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Coronavirus impact – is it changing the makeup of overseas investors in the UK?

The ongoing coronavirus pandemic has had a dramatic impact on all of our lives, including those who operate in the property investment market.

Britain has long been a popular location for overseas investors, particularly in major cities such as London, Manchester and Edinburgh. The capital, more than any other destination, is often viewed as a safe haven because of its international standing, cultural prowess and convenient global location.

Here, Santosh Gowda - chairman of the Strawberry Star Group - offers his thoughts on how coronavirus is affecting the UK property investment market.

“We have a range of overseas investors showing interest in our developments at the moment, from countries including Hong Kong, Singapore, China and Dubai. While the majority of them are property investors, there are a few owner-occupiers as well,” he said.

“Property investors include UHNWIs, family offices, trusts, and investment companies. The makeup of our investor market has changed slightly since the lockdown. We are seeing a lot more enquiries for bulk purchases from the UK, Hong Kong and Dubai-based property investors and family institutional investors with the liquidity and capital backing to take more risks and purchase sight unseen.”

He added: “With strong and stable economic and political foundations in the UK, as well as having some of the best universities worldwide, many investors still view London as a safe haven for future returns.”

In recent years, property has been seen as the safest and most reliable asset class, much more so than stocks, shares, bonds or pensions. Is that still the case now?

“The UK residential property as an asset class investment is good compared to bonds, shares and commodities and this is something which we are able to facilitate across our schemes,” Gowda said.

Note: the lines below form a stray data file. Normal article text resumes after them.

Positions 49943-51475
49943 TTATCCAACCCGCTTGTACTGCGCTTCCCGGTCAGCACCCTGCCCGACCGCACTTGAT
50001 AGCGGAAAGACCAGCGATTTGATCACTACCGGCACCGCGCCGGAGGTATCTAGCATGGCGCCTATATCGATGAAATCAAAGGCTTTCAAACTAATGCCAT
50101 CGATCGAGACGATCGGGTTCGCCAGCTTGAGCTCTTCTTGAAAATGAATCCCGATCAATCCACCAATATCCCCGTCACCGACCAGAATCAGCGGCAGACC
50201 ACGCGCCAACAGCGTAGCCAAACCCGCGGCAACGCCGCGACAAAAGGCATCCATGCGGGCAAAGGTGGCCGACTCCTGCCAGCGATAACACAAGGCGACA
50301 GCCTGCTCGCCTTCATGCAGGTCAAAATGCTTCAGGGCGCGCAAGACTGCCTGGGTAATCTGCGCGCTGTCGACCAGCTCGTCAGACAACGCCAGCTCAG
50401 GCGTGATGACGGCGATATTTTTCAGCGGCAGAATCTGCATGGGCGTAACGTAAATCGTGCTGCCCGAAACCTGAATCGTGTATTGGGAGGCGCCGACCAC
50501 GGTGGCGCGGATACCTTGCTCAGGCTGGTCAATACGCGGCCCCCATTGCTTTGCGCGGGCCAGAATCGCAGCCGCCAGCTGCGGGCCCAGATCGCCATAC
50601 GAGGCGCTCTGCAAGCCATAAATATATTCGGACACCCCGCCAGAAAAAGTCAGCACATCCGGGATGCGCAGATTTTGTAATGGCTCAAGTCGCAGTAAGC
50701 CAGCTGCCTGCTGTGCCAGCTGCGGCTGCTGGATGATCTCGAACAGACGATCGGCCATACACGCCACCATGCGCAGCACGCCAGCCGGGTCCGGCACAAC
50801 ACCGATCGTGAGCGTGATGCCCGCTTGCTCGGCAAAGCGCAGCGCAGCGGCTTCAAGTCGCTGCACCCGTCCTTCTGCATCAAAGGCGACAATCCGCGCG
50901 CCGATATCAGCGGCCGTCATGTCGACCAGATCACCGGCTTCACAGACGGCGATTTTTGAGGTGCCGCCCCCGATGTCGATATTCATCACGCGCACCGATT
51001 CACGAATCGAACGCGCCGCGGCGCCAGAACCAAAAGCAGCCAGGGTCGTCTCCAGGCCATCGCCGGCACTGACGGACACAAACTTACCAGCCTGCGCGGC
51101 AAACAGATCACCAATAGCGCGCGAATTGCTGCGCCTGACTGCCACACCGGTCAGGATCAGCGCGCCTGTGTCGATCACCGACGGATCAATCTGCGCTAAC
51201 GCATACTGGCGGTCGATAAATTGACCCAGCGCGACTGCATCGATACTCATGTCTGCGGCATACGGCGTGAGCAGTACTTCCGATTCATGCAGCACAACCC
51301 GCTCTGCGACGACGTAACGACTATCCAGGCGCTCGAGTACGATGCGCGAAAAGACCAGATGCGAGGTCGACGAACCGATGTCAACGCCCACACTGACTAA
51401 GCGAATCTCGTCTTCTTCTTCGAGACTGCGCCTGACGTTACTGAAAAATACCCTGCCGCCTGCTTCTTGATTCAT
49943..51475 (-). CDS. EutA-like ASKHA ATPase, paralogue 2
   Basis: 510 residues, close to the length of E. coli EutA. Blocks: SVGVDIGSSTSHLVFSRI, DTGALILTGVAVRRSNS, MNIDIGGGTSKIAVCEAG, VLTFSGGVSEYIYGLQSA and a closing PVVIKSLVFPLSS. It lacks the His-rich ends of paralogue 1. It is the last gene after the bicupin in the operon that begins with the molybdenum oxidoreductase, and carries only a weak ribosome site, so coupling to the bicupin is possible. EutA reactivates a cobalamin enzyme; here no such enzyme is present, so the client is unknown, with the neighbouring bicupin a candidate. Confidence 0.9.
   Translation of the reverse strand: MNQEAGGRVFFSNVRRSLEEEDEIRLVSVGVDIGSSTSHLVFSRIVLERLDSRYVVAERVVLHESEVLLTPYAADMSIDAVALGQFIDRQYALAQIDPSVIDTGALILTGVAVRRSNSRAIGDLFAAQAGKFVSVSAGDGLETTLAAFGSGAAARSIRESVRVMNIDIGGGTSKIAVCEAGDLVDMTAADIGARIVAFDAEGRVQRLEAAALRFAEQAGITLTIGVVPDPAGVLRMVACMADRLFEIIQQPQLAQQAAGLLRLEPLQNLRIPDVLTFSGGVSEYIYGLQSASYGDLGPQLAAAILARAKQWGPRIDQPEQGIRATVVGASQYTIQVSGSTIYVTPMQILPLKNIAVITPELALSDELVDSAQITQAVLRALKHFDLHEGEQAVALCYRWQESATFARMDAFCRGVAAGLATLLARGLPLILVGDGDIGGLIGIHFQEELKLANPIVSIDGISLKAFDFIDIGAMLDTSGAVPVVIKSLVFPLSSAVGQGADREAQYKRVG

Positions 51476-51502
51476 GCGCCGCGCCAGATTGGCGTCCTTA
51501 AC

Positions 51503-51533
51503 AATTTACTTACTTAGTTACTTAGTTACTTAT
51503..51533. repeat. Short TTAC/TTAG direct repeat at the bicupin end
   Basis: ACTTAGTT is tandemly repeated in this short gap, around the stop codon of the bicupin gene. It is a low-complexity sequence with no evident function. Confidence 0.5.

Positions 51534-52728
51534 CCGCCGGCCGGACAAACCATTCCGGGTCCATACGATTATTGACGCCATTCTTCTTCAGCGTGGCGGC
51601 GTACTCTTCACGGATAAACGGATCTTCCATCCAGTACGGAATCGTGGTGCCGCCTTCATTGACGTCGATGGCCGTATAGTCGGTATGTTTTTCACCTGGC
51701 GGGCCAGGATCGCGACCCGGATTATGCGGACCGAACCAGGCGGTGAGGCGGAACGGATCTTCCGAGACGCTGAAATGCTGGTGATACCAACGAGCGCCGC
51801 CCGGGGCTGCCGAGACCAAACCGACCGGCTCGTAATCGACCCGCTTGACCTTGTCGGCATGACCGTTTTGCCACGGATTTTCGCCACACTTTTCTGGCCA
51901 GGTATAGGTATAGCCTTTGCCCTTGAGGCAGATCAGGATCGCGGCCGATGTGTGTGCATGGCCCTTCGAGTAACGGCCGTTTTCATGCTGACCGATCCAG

“There is a tendency of retail investors turning now to residential, knowing the high street will take time to recover. If you analyse the performance of all asset class investments, including tech and healthcare stocks at the moment, the projection for residential real estate will provide a much more stable return for investors. While tech and healthcare stocks provide good ROI in the short-term, property, on the contrary, is a long-term game.”

He said investors are aware that we’re not necessarily in a buyers’ market nor a sellers’ one right now – ‘it is simply a frozen market, that will likely bounce back with some pace’. Britain’s strong economic fundamentals and the large amount of pent-up demand will ensure this, he adds.

“The UK property sector has already successfully overcome several challenges in the past decade or so, such as the 2008 recession and, most recently, Brexit. Point to be noted is that although growth slowed down in the UK owing to Brexit, the returns never entered negative territory,” Gowda continued.

“While capital gains in the prime and the super-prime segments have reduced, this has prompted investors to explore the new-build market to strike better deals. Savvy investors are taking advantage of market conditions to invest in new-build prospects, as they are aware that returns in the long-term are guaranteed.”

He points to the personal experience of Strawberry Star in recent times. “Last week, two brothers from Hong Kong were so impressed with our project ‘Lu2on’ that they closed the deal in just two days. Now, some of their friends and relatives are also inquiring about investment options.”